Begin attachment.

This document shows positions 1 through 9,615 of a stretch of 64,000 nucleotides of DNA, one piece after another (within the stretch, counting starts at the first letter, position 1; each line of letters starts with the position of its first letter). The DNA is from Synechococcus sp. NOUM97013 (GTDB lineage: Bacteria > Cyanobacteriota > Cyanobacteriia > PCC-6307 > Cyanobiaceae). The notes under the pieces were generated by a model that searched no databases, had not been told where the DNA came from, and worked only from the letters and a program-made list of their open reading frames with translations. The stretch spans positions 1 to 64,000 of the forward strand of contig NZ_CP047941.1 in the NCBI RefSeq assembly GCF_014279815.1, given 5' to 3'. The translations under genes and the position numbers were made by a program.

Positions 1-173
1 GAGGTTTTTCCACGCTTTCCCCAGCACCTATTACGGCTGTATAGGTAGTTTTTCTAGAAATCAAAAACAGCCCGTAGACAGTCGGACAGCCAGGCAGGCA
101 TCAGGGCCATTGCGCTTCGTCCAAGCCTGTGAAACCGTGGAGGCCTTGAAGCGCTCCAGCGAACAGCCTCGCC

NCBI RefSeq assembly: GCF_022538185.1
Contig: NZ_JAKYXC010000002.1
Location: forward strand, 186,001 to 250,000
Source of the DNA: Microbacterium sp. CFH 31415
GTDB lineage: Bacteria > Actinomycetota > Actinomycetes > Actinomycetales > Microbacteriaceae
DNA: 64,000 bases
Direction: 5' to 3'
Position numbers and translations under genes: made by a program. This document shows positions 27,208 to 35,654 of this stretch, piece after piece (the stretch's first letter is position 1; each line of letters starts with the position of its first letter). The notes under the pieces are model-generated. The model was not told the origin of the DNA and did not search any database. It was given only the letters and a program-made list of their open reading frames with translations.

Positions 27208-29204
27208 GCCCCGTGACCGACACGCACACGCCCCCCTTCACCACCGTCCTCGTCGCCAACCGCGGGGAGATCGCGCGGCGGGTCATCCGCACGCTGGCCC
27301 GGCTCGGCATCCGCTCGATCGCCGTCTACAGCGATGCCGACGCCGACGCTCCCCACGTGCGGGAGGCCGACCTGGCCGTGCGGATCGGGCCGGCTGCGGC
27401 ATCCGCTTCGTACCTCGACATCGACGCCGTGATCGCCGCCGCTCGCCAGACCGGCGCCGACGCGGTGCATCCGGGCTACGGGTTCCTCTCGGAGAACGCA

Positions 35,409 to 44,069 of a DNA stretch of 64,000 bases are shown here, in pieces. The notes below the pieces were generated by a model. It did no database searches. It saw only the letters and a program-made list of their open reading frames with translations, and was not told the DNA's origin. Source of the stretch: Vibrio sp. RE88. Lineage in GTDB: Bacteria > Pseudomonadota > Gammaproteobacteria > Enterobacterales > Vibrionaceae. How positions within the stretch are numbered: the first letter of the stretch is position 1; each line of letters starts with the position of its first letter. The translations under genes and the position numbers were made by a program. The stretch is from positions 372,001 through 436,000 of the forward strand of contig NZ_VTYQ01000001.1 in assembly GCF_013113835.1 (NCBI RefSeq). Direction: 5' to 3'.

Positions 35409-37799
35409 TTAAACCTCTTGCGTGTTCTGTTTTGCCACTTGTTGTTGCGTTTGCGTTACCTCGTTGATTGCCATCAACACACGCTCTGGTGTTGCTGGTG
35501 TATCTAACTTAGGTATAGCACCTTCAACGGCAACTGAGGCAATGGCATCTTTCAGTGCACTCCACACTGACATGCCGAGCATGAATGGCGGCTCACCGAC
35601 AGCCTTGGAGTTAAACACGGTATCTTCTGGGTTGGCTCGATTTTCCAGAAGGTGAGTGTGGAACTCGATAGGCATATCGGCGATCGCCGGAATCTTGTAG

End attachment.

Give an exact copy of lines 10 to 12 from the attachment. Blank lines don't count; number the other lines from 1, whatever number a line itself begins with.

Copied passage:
DNA: 64,000 bases
Direction: 5' to 3'
Position numbers and translations under genes: made by a program. This document shows positions 27,208 to 35,654 of this stretch, piece after piece (the stretch's first letter is position 1; each line of letters starts with the position of its first letter). The notes under the pieces are model-generated. The model was not told the origin of the DNA and did not search any database. It was given only the letters and a program-made list of their open reading frames with translations.